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Fish in the Bible

During the second century, believers identified themselves to each other by drawing the simple figure of a fish on the ground or on the walls of the catacombs in Rome.

ZOE AUTOR 102/Antonio_Cruz 15 DE AGOSTO DE 2021 15:00 h
Photo: Antonio Cruz.

Then God said, “Let us make man[a] in our image,

after our likeness. And let them have dominion

over the fish of the sea and over the birds of the heavens

and over the livestock and over all the earth and

over every creeping thing that creeps on the earth.”  (Genesis 1:26)

However, not to give offense to them,

go to the sea and cast a hook and take

the first fish that comes up, and when you open its mouth

you will find a shekel.

Take that and give it to them for me and for yourself.” (Mt. 17:27)


In Hebrew, the term for “fish” is dag, a term which literally means “to twist”. It was translated into Greek as ikhthýs, which also means “fish”, or ikhthydion, the diminutive form translated as “little fish” in the New Testament (Matt. 15:34; Mark 8:7).

There is also another Greek term which denotes large marine animals like whales or dolphins. This term is ketos, from which we get the term cetacean.

This is precisely the word used for the large fish in the book of Jonah (Genesis 1:21; Job 3:8; 9:13; 26:12; Jonah 1:17; 2:1,10), as it can correspond either to the Hebrew term dag, or to the term tannin, which means marine monster (Gen. 1:21; Job 7:12; Psalm 74:13; 148:7).

Although fish are mentioned more than forty times in the Bible, there are no references to any specific species. Solomon is known to have been an expert in flora and fauna, and frequently held forth about animals and fish (1 Kings 4:33), so it is curious that there is such a lack of specific information about or interest in aquatic life, especially bearing in mind that the livelihoods of the villages on the shores of lake Galilee, the Mediterranean and the Red Sea were based on fishing.

Besides, the river Nile abounded in fish, which the Hebrews ate while they were in Egypt and which they later hankered for during their desert wanderings (Numbers 11:5).

This disinterest might have been due to the belief on the part of the Hebrews that the sea was a dangerous place, inhabited by monsters and maleficent creatures. Contact with other peoples, such as the Philistines, who believed, for example, that the mythical god Dagon, half fish and half man, might have influenced Hebrew aversion to the oceans, the marine abyss and the creatures that lived there (Psalm 104:25-26; 107:23-27) etc.

Despite everything, the Hebrews classified fish in terms of whether or not they could be eaten. The law of Moses clearly stipulated that the sea and freshwater creatures that were kosher were those that “had fins and scales” (Lev. 11:9).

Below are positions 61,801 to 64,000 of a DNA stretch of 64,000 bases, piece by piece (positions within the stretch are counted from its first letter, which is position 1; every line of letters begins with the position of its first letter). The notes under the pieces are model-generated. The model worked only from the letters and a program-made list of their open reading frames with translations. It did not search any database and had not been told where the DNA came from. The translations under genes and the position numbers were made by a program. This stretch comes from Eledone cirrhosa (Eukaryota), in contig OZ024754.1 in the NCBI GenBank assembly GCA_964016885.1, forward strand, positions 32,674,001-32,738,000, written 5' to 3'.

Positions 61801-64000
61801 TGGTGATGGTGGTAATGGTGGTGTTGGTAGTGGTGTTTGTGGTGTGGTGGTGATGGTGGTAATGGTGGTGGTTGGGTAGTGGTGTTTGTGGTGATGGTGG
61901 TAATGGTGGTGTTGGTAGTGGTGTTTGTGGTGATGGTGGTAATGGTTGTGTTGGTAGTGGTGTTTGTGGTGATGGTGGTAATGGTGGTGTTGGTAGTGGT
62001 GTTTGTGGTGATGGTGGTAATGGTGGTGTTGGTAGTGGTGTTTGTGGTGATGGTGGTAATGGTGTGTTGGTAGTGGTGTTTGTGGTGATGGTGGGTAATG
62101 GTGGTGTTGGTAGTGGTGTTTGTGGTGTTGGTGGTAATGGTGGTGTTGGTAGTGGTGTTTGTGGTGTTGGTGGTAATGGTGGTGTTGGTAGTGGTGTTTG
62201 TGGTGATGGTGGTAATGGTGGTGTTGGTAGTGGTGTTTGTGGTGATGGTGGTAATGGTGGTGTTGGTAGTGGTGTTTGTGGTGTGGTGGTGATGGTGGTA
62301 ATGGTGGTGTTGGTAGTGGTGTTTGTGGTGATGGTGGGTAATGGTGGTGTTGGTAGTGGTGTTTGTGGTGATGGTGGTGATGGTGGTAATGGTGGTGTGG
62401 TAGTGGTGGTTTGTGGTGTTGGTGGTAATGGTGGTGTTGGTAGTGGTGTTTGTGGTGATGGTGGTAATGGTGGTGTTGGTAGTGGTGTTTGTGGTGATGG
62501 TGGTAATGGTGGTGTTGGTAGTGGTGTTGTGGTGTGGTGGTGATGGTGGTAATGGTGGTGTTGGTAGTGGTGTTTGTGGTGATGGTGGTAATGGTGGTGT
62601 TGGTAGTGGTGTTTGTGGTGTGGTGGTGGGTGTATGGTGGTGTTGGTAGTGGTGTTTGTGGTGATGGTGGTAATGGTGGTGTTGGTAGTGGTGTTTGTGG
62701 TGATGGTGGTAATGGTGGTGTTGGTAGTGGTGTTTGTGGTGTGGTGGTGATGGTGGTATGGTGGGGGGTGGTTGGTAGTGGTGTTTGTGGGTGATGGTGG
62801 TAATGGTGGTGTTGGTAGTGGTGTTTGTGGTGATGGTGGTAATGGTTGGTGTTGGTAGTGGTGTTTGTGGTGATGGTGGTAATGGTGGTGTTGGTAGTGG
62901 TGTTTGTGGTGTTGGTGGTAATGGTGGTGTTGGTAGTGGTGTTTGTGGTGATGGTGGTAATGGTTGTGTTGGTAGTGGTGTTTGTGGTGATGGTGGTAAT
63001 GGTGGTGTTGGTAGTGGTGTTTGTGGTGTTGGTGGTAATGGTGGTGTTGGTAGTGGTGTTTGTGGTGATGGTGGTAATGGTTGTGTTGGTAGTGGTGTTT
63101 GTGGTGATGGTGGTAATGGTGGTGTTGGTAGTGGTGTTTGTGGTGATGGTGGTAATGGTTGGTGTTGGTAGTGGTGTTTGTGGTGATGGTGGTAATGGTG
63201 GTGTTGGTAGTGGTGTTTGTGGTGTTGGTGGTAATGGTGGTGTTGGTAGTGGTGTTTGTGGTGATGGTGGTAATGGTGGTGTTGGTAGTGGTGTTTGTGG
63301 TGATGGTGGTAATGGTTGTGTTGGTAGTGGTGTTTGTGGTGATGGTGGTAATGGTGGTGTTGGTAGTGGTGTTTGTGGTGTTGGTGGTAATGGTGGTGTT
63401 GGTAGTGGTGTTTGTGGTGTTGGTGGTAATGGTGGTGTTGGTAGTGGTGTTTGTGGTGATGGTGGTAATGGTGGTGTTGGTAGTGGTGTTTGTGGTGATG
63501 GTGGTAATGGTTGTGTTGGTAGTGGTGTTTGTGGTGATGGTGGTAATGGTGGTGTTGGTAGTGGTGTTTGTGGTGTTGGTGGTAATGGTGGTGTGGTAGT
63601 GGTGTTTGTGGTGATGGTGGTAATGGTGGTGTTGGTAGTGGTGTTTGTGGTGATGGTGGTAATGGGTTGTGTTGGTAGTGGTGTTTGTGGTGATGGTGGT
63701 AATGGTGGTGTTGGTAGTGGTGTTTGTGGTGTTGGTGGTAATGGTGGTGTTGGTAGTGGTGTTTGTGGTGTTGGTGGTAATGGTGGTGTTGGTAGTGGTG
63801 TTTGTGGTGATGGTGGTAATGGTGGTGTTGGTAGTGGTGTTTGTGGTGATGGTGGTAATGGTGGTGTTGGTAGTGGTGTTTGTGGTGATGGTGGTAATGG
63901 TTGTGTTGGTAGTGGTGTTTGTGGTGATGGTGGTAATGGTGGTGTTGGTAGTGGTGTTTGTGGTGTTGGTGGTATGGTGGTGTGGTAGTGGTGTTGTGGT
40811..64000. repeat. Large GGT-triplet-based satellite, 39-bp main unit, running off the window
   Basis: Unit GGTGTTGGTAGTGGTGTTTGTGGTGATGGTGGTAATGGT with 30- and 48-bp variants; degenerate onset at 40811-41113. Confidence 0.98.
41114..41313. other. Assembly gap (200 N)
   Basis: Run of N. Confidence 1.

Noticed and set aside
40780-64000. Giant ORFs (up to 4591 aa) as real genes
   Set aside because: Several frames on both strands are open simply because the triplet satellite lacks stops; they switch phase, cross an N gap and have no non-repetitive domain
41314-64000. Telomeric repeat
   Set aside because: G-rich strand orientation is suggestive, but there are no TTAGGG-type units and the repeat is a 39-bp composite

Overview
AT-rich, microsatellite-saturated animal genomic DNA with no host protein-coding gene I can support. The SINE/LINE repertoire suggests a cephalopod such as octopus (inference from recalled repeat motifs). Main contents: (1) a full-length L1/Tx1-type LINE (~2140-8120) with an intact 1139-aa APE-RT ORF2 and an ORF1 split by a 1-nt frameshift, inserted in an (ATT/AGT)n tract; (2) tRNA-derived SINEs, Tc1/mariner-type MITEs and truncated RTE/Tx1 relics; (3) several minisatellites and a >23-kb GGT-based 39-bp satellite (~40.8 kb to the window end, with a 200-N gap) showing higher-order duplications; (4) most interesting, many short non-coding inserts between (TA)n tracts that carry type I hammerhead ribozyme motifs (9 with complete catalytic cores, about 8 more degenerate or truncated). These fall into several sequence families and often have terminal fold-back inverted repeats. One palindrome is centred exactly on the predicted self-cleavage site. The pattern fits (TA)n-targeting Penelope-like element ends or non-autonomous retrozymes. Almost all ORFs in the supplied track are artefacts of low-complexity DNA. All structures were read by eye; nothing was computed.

Hence, at the time of Jesus, the fishermen on the Sea of Galilee divided the contents of their nets into good fish, which they put in baskets, and bad fish, which they threw back into the water (Matt. 13:48).

Not much needs to be said about the fish that the Hebrews caught on the Mediterranean coast, as they are native to these waters and are widely known: bream, bass, red mullet, carp, cow bream, grouper, scorpion fish and many other types that habitually ended up in their nets.

As regards the fish in the Nile which they were familiar with while in Egypt, many of them were also a staple food source, both for the many species of of waterfowl and for humans.

The Hebrews did not eat fish without scales, such as catfish, as they were considered unclean by the terms of the Levitical laws, but they did eat perch, carp, barbel, tilapia and other cyprinids.

The fresh water of lake Gennesaret, or the Sea of Galilee, has been famous since ancient times for its variety of fish. It is 21 km long, from north to south, by 12 km wide, from east to west, with a depth of 48 metres and a surface area of 166 square km.

It is situated at 212 m below the level of the Mediterranean, which makes it the lowest-level freshwater lake in the world. Among the many species living there now, at least 18 are autochthonous, that is to say, that they can only be found in this lake. There are others from other places that have been introduced by humans.

There are damsel fish (Pomacentridae), blenoid fish (Blennioidei), catfish (Clarias macranthus) measuring almost a metre in length, barbel fish, tilapia, freshwater sardines, and so on.

The 19th century English naturalist H.B Tristram, who was well-acquainted with the Holy Land, listed 22 species of fish native to the Sea of Galilee, but said he was certain that there were many more.

In his “Natural History of the Bible” he identifies two species of fish belonging to the Blenniidae family, seven of the Chromidae family, one of the Siluridae family and twelve of the Cyprinidae family. [1] Several species exclusive to this stretch of fresh water were given names deriving from biblical characters, such as the Chromis andreae, Chromis simonis, Chromis magdalenae and Chromis tiberiadis.

As regards the latter species, enormous shoals of up to 4 kilometres have been identified. Most of these species can also be found in the Jordan river and in its many tributaries.

There is an endemic species that is very similar to saltwater sardines, popularly known as the “Galilee Sardine” (Acanthobrama terraesanctae), belonging to the Cyprinidae family, which could reach lengths of up to 25 cm. [2]